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How do I protect my vacant property?

Jennifer Lovett

More Jennifer's articles

3 min read

Do you have an empty house that is not well protected? Vacant houses are the most popular targets of theft, which makes it really important to properly secure them.

Your first line of defense is deterrence: Lead thieves and vandals to believe the house is being lived in or at least being watched. Don’t make their “job” easy for them.

Locks & Door Reinforcement: Properly secure your property. Doors and windows should be locked with sturdy hardware. Consider reinforcing your exterior doors by adding metal door jamb shields and hinge shields.

Neighbors: Getting to know your neighbors can be a big benefit. Good relationships with your neighbors allow you to have “eyes and ears” around your investment property. They should feel free to call you if they see anything suspicious.

Inspections: Driving by regularly and making sure the house is still secure is important. If you notice the house has been broken into, call the police and don’t enter the house until an officer arrives. Squatters living in vacant houses is a common problem and no way to know if the intruder is still in the house.

Yard and exterior maintenance: Maintain the outside appearance of the house, cut the yard, maintain landscaping, as well as any repairs that may aid in the house looking vacant.. Make sure that you also keep the mailbox from filling-up with mail. Newspapers stacking up on the lawn and mail flowing out of the mailbox is an indicator to a thief that nobody is at home.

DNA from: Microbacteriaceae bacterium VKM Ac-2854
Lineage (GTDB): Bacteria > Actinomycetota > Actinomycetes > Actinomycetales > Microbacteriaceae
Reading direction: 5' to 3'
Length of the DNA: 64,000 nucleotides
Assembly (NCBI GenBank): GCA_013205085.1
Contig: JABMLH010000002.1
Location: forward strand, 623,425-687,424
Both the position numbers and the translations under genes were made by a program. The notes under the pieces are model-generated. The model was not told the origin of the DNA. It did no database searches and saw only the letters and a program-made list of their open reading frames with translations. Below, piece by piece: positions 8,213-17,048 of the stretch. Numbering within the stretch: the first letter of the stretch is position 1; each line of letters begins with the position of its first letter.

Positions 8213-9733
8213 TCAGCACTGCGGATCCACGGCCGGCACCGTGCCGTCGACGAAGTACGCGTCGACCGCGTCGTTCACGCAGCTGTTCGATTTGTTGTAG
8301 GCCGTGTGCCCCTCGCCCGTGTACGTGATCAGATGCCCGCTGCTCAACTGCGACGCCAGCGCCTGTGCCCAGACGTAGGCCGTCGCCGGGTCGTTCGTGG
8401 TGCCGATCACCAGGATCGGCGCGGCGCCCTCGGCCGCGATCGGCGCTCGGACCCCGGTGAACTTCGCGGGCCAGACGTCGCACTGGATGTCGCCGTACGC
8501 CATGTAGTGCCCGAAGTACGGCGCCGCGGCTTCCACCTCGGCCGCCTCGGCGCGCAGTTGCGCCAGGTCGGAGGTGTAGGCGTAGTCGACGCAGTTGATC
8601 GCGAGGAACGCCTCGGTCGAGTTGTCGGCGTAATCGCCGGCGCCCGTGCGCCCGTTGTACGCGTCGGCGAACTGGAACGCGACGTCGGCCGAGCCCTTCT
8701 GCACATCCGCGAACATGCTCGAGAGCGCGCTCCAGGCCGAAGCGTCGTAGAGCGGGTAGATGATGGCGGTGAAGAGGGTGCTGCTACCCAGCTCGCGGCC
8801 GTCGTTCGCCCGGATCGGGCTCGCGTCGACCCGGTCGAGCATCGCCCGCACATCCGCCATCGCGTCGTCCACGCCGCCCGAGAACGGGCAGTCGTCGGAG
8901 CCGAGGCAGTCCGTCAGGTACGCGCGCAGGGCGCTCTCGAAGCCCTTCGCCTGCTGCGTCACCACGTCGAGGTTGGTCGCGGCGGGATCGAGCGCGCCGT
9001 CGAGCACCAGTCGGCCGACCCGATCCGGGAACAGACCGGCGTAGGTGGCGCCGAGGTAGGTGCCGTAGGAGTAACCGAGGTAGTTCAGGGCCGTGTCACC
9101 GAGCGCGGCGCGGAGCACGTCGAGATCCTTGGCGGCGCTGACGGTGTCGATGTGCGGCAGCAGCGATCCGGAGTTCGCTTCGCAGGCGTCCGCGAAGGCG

Lighting: A well-lit exterior will discourage thieves from approaching your house at night. Lights should be placed at a height where it’s not easy to disable them and consider using motion detector lights that instantly light up an area, startling a would-be thief. Lighting the inside of the house is critical too. Using lights on timers in various rooms may make your vacant home look and sound occupied dissuading potential thieves and vandals.

Board-up: When appropriate and required you should board-up your property. Use the best method available to you that is also compliant with local codes. Remember, insurance policies will often require, as a security measure, that vacant houses are boarded-up.

Alarm Systems: Posting a sign on the front window or in the yard indicating an alarm is monitoring the house is a great deterrent, however actually having an alarm is better.

Check your insurance policy: Insurance companies are justifiably concerned about the liability a vacant home presents. You’ll want to contact your insurance company to find out how your coverage might change once the house is vacant. You should also ask if there are specific precautions you must take to secure your home, and how long the policy will cover your vacant home.

These are just a few measures that should be taken to protect your vacant investment property. The more you can do the better since a vacant house is a sitting duck for theft, vandalism, and squatters.

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